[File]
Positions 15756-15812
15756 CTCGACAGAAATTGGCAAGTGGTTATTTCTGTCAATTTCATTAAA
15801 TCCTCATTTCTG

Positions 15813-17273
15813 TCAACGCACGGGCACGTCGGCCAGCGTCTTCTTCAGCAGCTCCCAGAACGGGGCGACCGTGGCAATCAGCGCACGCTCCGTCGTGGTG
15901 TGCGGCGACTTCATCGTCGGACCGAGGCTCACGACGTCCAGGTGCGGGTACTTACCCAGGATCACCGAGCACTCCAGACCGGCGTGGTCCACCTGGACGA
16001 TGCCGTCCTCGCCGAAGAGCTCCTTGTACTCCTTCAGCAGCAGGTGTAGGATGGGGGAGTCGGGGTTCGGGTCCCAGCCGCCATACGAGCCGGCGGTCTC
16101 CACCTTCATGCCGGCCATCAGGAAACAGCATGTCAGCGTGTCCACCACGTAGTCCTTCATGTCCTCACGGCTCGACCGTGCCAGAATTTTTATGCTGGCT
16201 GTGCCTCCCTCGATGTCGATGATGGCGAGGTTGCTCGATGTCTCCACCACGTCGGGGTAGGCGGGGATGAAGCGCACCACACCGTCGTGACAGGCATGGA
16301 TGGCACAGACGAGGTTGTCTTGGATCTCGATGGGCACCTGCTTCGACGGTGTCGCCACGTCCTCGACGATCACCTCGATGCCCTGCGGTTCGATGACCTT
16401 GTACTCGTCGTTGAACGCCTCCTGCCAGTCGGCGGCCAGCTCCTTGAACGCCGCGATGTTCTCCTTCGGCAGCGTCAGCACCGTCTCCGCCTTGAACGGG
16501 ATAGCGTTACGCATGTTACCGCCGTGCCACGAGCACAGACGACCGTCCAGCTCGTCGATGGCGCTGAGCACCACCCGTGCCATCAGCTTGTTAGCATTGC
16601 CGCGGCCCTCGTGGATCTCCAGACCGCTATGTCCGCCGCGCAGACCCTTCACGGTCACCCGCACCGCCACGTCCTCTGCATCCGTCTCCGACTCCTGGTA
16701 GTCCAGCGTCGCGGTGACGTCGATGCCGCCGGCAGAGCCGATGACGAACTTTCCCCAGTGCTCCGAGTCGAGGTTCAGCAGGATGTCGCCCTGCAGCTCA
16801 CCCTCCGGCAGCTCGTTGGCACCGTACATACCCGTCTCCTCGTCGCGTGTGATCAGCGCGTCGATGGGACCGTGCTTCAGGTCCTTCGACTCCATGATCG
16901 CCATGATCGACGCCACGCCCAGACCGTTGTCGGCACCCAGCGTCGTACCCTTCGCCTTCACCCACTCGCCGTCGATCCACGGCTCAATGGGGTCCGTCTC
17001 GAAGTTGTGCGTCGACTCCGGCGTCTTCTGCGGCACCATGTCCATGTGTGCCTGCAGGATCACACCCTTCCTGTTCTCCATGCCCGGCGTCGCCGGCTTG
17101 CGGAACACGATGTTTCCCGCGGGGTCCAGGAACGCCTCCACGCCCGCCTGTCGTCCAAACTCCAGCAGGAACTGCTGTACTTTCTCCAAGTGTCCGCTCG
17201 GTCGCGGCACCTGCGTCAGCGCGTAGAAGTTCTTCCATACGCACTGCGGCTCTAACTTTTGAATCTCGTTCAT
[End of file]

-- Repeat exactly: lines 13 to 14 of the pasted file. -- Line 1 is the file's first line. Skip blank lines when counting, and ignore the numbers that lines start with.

16601 CGCGGCCCTCGTGGATCTCCAGACCGCTATGTCCGCCGCGCAGACCCTTCACGGTCACCCGCACCGCCACGTCCTCTGCATCCGTCTCCGACTCCTGGTA
16701 GTCCAGCGTCGCGGTGACGTCGATGCCGCCGGCAGAGCCGATGACGAACTTTCCCCAGTGCTCCGAGTCGAGGTTCAGCAGGATGTCGCCCTGCAGCTCA